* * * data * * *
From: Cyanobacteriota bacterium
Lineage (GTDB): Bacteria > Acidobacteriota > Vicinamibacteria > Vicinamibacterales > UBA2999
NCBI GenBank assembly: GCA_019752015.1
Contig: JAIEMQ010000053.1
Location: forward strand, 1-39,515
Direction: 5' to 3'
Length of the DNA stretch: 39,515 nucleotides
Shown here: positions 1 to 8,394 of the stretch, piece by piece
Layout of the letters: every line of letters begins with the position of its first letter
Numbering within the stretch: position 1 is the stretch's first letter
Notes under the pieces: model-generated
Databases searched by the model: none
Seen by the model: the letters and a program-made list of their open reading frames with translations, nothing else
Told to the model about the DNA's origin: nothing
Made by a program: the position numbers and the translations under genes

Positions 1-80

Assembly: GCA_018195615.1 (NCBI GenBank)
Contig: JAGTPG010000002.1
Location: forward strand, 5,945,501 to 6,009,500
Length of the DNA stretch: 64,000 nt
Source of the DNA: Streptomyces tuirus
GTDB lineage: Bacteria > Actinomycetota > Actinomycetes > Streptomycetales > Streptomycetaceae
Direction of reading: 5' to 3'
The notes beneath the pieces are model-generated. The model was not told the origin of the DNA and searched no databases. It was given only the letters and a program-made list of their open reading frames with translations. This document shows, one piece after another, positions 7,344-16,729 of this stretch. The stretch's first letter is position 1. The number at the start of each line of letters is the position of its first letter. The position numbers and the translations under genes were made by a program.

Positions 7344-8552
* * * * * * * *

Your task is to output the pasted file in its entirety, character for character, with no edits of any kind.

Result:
From: Cyanobacteriota bacterium
Lineage (GTDB): Bacteria > Acidobacteriota > Vicinamibacteria > Vicinamibacterales > UBA2999
NCBI GenBank assembly: GCA_019752015.1
Contig: JAIEMQ010000053.1
Location: forward strand, 1-39,515
Direction: 5' to 3'
Length of the DNA stretch: 39,515 nucleotides
Shown here: positions 1 to 8,394 of the stretch, piece by piece
Layout of the letters: every line of letters begins with the position of its first letter
Numbering within the stretch: position 1 is the stretch's first letter
Notes under the pieces: model-generated
Databases searched by the model: none
Seen by the model: the letters and a program-made list of their open reading frames with translations, nothing else
Told to the model about the DNA's origin: nothing
Made by a program: the position numbers and the translations under genes

Positions 1-80

Assembly: GCA_018195615.1 (NCBI GenBank)
Contig: JAGTPG010000002.1
Location: forward strand, 5,945,501 to 6,009,500
Length of the DNA stretch: 64,000 nt
Source of the DNA: Streptomyces tuirus
GTDB lineage: Bacteria > Actinomycetota > Actinomycetes > Streptomycetales > Streptomycetaceae
Direction of reading: 5' to 3'
The notes beneath the pieces are model-generated. The model was not told the origin of the DNA and searched no databases. It was given only the letters and a program-made list of their open reading frames with translations. This document shows, one piece after another, positions 7,344-16,729 of this stretch. The stretch's first letter is position 1. The number at the start of each line of letters is the position of its first letter. The position numbers and the translations under genes were made by a program.

Positions 7344-8552